Rajat Parr / Photo by: Andrew Schoneberger
In the foothills of San Simeon, on California’s Central Coast and just a few miles east of the Pacific Ocean, Rajat Parr is driving a tractor through vineyard rows, spraying a homemade concoction of milk thistle, willow branch and stinging nettles that he fermented in seawater.
After years of buying grapes to make such brands as Sandhi, Evening Land and Domaine de la Côte, he’s exploring innovative techniques on the 12-acre vineyard. Aside from some preexisting Pinot Noir and Chardonnay, he is growing grapes originally from the Savoie, Jura and Burgundy regions of France, as well as northern Spain, including Poulsard, Mondeuse, Gringet Altesse, Trousseau, Pink Chardonnay, Mencía, Gamay, Jacquère and Savagnin.
We caught up with him to talk about trying different grapes and farming techniques as the climate changes.
Matt: Do you see more vintners trying to chase the coastline as temperatures warm?
Rajat: Chasing the coast is important. We want acidity, that natural freshness, and we want to ripen as late as possible while holding acidity.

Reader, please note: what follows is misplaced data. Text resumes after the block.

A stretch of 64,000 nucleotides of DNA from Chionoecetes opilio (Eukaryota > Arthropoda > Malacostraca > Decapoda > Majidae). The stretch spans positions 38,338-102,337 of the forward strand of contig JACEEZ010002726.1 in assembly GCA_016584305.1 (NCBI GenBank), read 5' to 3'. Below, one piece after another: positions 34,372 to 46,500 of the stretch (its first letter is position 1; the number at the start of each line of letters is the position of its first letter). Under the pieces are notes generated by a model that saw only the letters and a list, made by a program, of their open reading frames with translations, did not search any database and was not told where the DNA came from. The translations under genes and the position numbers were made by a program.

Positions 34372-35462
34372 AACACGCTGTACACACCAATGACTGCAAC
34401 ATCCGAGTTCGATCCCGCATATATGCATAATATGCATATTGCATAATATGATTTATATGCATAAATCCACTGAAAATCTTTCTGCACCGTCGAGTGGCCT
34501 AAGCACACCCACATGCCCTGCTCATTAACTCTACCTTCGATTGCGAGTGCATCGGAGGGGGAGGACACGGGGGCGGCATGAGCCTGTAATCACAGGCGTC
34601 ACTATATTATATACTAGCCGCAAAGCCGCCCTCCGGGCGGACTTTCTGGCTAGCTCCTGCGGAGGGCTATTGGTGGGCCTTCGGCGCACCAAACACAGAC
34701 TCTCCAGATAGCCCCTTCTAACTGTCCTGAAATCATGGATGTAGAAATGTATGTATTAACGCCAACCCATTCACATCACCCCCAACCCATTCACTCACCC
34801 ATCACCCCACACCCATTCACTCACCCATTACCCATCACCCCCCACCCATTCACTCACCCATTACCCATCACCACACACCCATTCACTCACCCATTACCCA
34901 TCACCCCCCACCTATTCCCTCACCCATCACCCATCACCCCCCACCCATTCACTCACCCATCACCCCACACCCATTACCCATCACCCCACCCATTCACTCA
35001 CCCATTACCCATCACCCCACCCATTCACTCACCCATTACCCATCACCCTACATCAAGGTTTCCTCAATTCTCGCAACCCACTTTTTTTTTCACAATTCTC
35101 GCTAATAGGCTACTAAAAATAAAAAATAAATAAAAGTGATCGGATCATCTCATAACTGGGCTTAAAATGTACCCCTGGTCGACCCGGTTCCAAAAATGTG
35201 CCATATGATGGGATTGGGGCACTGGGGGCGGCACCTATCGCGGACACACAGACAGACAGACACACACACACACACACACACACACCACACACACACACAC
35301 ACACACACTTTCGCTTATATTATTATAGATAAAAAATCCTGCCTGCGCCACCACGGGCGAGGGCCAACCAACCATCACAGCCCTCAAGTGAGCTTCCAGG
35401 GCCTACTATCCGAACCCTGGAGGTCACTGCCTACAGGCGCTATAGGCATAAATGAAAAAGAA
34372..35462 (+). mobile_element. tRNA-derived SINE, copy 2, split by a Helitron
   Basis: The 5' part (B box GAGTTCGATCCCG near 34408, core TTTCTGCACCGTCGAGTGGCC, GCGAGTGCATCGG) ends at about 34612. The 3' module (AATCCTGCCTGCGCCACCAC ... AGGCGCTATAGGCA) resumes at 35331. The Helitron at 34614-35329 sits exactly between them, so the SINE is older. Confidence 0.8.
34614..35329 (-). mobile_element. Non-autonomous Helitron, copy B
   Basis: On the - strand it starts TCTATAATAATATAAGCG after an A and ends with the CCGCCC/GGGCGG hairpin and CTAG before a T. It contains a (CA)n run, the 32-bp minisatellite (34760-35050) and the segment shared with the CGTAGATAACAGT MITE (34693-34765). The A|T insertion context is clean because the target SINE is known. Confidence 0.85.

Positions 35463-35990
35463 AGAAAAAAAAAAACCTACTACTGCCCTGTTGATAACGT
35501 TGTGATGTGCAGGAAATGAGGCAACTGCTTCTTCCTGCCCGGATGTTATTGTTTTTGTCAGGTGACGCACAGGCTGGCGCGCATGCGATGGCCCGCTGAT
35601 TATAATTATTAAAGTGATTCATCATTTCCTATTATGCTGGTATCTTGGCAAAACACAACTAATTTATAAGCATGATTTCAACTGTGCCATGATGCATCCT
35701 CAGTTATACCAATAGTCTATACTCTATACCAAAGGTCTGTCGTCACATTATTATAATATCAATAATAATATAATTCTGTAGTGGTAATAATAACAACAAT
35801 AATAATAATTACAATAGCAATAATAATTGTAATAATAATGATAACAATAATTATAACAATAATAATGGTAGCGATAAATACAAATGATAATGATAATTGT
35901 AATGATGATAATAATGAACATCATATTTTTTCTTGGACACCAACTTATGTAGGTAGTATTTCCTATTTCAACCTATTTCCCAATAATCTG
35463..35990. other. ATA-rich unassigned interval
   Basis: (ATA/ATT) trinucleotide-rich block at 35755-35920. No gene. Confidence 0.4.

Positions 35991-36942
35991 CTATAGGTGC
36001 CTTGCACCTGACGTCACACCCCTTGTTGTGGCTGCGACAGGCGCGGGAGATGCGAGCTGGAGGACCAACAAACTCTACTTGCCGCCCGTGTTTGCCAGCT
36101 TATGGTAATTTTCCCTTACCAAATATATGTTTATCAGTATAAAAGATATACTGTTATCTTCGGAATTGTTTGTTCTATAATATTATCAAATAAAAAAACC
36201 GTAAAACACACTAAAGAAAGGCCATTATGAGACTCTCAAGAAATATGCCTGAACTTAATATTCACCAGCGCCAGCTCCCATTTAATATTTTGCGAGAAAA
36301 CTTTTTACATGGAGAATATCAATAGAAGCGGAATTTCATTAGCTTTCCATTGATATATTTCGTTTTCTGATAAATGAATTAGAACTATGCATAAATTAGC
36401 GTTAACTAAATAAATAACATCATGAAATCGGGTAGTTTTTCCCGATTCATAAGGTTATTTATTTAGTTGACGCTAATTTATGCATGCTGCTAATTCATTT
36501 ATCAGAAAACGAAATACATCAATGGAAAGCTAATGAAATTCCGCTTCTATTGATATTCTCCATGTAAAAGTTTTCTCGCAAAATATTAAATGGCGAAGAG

But on the flipside, sometimes you get those Santa Ana winds. Your grapes might get roasted early. There is definitely a toss-up there.
Matt: Why did you decide to plant these particular grapes?
Rajat: The first time I went to Phelan Farm, the clay reminded me of the Savoie or the Jura. It’s a canyon with sycamore, oaks and willows around. This does not look like normal California vineyards. We picked each vineyard to have its own identity.
Matt: Are the grape varieties you selected trendy right now, or is there something more here?
Rajat: These wines are wines that I drink regularly from the Jura. It wasn’t just to plant this vineyard anywhere. It was to plant it in a place where you can really get it right and retain the freshness.
I’m picking Poulsard in the middle of October and it might be 11%. That place is right. It goes there.